Turkey cannot reduce reliance on Iran oil quickly - foreign minister
Turkey cannot reduce its reliance on Iranian crude and diversify its oil imports in a short time, Turkish Foreign Minister Mevlüt Çavuşoğlu said on Thursday, a day after a U.S.-imposed deadline ending a sanctions waiver passed, Reuters reported.
U.S. President Donald Trump announced last month that Washington would not renew waivers granted last year to eight countries that buy Iranian oil, including Turkey. Washington demanded that buyers stop purchases by May 1 or face sanctions.
Turkey’s trade volume with neighbouring Iran amounts to around $9 billion, including large quantities of imported Iranian raw petroleum materials and natural gas. Trump’s decision could pressure Turkey’s inflation rate, which fell to an annual 19.5 percent in April from 19.7 percent the previous month, as Turkey is almost completely reliant on imports to meet its energy needs.
Çavuşoğlu said Turkey’s refineries were not suited to handling oil from some other countries. Despite this, Ankara has reduced its oil imports from Iran by an average of 209,000 tonnes per month in the four months after the imposition of sanctions in November from an average of 912,000 tonnes per month until May 2018, according to Reuters’ calculations.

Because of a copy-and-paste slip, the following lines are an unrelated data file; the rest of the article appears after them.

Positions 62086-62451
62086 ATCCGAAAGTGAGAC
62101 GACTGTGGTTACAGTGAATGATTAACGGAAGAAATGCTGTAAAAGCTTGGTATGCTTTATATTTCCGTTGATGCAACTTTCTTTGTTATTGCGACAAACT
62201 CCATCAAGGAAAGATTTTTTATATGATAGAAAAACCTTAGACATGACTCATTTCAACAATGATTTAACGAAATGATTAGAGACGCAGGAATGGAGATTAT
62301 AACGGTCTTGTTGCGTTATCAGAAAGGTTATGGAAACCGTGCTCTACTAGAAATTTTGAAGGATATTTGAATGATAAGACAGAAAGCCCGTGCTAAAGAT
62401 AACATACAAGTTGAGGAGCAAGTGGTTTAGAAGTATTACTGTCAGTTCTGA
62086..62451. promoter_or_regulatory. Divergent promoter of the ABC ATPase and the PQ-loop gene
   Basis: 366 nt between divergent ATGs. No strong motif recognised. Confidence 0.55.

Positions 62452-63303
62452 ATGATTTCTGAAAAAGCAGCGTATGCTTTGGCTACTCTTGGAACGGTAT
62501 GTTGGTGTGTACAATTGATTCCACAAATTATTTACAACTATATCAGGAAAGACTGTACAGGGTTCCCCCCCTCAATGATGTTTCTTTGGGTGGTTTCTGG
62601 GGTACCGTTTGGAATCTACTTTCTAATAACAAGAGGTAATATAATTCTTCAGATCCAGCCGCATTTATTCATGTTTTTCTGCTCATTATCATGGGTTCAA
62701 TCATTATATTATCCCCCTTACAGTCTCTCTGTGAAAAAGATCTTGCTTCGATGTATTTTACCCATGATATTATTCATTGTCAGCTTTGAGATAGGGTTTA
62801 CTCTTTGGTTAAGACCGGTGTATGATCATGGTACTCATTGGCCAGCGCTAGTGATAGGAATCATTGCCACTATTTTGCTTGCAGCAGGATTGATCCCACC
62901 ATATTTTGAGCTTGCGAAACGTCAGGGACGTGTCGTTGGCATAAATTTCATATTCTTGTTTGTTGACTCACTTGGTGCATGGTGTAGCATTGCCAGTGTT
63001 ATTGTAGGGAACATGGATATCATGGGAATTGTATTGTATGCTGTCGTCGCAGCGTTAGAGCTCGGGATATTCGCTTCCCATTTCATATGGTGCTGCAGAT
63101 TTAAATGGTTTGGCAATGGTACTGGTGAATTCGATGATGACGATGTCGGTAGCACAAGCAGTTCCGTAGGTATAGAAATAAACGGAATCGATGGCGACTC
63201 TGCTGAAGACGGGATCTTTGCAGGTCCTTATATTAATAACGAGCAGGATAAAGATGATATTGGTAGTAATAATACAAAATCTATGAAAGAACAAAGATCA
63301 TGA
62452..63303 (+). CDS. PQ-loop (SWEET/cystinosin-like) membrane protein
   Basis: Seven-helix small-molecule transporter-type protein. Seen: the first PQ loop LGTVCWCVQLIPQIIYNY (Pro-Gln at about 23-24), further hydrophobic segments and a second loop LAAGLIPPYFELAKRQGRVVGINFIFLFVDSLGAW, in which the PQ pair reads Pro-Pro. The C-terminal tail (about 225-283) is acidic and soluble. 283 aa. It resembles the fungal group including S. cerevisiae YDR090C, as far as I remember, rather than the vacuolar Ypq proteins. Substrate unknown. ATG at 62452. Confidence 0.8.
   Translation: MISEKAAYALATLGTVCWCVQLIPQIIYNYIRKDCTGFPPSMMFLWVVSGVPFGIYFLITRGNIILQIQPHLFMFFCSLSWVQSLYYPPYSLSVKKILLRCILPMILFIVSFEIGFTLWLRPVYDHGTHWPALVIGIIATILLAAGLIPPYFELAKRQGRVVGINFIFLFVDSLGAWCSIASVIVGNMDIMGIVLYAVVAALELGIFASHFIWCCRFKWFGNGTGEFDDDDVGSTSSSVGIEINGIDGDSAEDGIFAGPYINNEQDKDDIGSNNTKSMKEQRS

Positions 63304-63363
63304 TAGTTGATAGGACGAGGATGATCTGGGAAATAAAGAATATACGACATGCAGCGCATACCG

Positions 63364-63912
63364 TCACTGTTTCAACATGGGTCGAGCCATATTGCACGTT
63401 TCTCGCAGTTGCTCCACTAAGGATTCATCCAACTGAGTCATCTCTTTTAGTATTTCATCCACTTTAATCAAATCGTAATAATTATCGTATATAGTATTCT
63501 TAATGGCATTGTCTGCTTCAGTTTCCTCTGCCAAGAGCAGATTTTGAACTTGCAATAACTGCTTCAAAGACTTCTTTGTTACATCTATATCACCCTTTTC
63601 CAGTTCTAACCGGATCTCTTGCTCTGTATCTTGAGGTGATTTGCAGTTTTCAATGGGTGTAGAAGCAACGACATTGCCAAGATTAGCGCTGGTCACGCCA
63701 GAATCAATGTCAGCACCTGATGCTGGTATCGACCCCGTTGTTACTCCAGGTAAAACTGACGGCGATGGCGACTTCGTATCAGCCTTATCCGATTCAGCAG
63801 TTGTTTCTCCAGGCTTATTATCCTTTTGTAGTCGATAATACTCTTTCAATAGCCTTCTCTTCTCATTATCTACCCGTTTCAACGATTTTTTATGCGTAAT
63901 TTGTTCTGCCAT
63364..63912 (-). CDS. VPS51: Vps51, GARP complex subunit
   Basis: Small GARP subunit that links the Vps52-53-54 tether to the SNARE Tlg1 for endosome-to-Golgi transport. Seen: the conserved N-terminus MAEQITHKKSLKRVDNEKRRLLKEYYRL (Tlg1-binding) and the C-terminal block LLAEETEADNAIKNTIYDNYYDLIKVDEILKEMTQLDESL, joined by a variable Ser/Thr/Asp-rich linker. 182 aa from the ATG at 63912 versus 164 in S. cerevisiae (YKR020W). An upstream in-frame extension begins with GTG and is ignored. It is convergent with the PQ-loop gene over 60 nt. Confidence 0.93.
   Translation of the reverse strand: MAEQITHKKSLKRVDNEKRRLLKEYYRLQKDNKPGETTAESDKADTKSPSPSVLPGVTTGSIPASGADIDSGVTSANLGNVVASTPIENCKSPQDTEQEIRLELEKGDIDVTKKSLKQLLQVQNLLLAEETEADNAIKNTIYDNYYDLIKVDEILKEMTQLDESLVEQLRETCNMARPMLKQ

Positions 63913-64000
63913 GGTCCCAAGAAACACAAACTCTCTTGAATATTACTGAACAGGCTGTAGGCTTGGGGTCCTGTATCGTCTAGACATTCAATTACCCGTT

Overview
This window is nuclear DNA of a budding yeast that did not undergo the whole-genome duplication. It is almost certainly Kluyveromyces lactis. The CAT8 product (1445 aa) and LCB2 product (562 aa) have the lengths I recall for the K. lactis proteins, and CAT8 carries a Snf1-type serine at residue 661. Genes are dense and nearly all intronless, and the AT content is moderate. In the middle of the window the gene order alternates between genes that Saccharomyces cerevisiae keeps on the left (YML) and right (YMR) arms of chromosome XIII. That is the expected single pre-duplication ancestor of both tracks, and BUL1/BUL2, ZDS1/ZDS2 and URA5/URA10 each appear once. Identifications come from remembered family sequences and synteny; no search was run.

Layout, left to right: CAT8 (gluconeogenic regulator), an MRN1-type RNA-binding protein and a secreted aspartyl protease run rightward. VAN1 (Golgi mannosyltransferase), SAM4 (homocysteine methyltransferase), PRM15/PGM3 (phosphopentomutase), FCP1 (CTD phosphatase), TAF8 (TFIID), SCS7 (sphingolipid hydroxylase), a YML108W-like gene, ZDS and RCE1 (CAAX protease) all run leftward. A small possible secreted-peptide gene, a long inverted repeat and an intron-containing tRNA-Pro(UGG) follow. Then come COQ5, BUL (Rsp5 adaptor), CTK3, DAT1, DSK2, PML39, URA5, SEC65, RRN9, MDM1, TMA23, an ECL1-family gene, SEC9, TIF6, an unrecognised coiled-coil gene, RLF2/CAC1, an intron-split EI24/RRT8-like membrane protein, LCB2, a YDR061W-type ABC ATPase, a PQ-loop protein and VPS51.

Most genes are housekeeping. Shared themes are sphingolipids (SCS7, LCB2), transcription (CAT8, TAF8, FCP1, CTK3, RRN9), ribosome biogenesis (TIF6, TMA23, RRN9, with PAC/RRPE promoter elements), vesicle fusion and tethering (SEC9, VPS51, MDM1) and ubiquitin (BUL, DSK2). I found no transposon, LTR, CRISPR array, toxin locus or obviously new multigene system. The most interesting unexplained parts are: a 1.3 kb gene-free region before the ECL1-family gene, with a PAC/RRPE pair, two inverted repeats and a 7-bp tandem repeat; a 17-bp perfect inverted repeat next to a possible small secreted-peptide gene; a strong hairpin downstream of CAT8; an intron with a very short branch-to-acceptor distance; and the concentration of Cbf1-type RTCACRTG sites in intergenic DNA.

“It does not seem possible for us to diversify the sources of the oil we import in a short time,” Reuters quoted Çavuşoğlu as saying during a news conference in Ankara. “We have to renew the technology of our refineries when we buy oil from third countries. That would mean the refineries remaining shut for some time. This, of course, has a cost.”
The fact that Turkey cut back its oil imports from Iran last year shows Turkey in fact has a variety of options and what Turkey tries to avoid is damaging its alliances with Russia and Iran in Syria by siding with Trump administration against Iran, said analyst Dimitar Bechev last week.